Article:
Fortunately, they know that we are clear in our commitments, and they at least can rely on a future Liberal-National Abbott government. The question becomes: what outcomes are we seeing as a result of uncertainty and radical reversal of policy positions from this Labor government? The impact of sovereign risk on outcomes can be seen in projects such as the Port Hedland outer harbour. Instead of a full commitment to the whole project, now it is being phased so as not to risk the entire investment. This is where the lack of policy certainty and real sovereign risk are now playing.

Fortunately, when investors look around the world at mining and exploration projects, despite increasing levels of uncertainty concerning Australia under Labor, the fundamental political instability in parts of Africa still provides a deterrent. Yet there is increasing interest in South America, and if we are going to attract every possible cent from investors that translates into real jobs and economic activity then the national government needs to stay true to its policies and have policies that encourage risks through good returns rather than uncertainty and political cowardice.

What we have seen from this Labor government is that any critical analysis of its position is described as talking down the economy. Indeed, it is increasingly being made illegal in this country to dissent from the government. If print media is critical of Labor or the Greens then there is an investigation and new regulations or rules are imposed. Yet when the national broadcaster is critical of the opposition, that is okay.

At least one side of politics believes in free speech. I note that the Treasurer is so critical of Gina Rinehart seeking a seat on the board of Fairfax Media that he is actively trying to influence board membership in Australia. Again, this is what the government do when they wish to stifle alternative views—not that I think Fairfax journalists will ever allow themselves to be told what to do. I find the government's approach Orwellian and pathetic in their contempt of free speech in Australia.

Speaking of opposition to government policies and attempts by this government to suppress it, I should also mention the new responsibility of the ACCC to act against those who dare to suggest that the world's biggest carbon tax will push up prices. As I said, there is an increasing attempt to silence and to apply pressure to any opponents of this government, its Greens backers or its policies. I also count these efforts as akin to sovereign risk, as the Labor government is attempting to protect its policies through regulation, exerting pressure on legal media ownership and influencing the activities of businesses. This constitutes circumstances of doubt and uncertainty for those wishing to invest in and conduct legal business activity in Australia.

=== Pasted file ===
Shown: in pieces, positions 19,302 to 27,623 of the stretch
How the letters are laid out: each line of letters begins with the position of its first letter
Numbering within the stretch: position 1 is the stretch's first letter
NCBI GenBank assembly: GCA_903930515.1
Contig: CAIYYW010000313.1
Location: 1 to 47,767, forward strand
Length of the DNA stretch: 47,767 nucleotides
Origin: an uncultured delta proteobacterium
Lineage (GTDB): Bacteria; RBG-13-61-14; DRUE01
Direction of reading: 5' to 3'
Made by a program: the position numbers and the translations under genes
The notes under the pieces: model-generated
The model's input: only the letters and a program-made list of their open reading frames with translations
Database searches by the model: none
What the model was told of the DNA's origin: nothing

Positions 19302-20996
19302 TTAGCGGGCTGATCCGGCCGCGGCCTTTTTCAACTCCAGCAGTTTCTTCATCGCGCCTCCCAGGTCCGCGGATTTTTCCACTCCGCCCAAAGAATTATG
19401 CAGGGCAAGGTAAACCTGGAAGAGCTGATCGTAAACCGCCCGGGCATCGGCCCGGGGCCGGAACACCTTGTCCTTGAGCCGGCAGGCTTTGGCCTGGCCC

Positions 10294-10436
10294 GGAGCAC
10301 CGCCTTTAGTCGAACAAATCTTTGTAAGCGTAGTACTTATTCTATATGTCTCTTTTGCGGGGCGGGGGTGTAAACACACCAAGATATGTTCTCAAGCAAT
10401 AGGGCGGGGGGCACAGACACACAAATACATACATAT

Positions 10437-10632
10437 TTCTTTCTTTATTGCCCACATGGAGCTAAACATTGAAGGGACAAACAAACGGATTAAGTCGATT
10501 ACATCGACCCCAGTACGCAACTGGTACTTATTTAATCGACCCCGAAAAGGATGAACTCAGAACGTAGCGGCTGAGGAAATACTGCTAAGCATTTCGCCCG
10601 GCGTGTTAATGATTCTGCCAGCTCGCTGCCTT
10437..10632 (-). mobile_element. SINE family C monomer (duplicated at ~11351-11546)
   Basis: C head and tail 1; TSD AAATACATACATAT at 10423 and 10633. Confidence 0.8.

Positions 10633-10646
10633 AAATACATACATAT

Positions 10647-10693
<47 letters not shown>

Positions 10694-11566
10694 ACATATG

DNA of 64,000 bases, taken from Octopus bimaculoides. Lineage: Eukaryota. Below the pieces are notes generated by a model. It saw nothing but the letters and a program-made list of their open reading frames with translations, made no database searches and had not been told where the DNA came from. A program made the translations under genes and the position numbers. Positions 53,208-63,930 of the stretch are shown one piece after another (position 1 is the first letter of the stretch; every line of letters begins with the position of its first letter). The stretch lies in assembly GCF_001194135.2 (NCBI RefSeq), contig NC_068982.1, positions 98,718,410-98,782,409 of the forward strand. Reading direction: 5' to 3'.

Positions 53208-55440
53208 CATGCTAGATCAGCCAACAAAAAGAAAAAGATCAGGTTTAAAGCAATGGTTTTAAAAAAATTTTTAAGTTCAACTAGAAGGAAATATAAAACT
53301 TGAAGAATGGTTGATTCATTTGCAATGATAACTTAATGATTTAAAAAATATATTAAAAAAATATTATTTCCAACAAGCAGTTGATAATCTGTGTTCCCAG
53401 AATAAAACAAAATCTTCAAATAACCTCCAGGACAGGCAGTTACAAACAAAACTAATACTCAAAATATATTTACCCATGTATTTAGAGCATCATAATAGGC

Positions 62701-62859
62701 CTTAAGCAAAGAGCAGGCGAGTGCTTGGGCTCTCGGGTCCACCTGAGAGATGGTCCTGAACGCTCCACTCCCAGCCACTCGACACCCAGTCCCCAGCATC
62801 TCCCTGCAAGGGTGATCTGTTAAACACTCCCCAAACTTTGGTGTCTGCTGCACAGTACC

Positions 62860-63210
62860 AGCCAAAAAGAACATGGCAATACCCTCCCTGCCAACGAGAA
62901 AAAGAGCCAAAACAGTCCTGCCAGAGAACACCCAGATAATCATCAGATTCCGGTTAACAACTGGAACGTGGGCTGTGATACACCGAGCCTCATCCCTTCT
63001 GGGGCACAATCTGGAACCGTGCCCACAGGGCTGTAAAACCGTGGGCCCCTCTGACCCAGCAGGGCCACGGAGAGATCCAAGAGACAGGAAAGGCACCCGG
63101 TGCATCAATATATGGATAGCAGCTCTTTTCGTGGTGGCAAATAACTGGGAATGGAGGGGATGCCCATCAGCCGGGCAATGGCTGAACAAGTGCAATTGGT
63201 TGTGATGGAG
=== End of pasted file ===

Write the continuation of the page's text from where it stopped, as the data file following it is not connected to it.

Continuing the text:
I previously spoke about the government's claims that we are talking down the economy and demonstrated how the government hate criticism and have attempted to regulate and influence any criticism of them or their policies. The reality is that at the core of any damage to the economy are the policies of the Labor government, including their terrible backflips, their taxing, their spending and their deception along the way. They have created all of these concerns for business and investors, and it is through their own failures and outlawing of the ability to question them that they are not going to stop Australians, businesses and investors from having an increasing lack of confidence.

The shadow minister has already outlined so many quotes from people who have increasingly identified the sovereign risk in this country. A further very recent quote from Ivan Glasenberg was:

It is a first world country but is doing things that are making people cautious of investing, so Australia is becoming another country where you have got to make sure that the rules aren't going to change on you.

So, unlike what the government says, there are an increasing number of people that are not afraid to speak out and identify the government's failures.

To conclude my contribution, I say again that the increasing levels of sovereign risk that the investors are concerned about are as a result of the Labor government's own decisions. No-one is making this stuff up. The government is wholly responsible and you cannot play the blame game here. We did not make you deceive the Australian people on the carbon tax, use Western Australia as a cash cow or increase the regulations on business. None of this came from the suggestions or the efforts of the opposition. The good news is that this will be reversed with the election of a consistent and economically responsible Abbott coalition government, a government that will allow Western Australia to thrive and that will stop the carbon tax and the mining tax.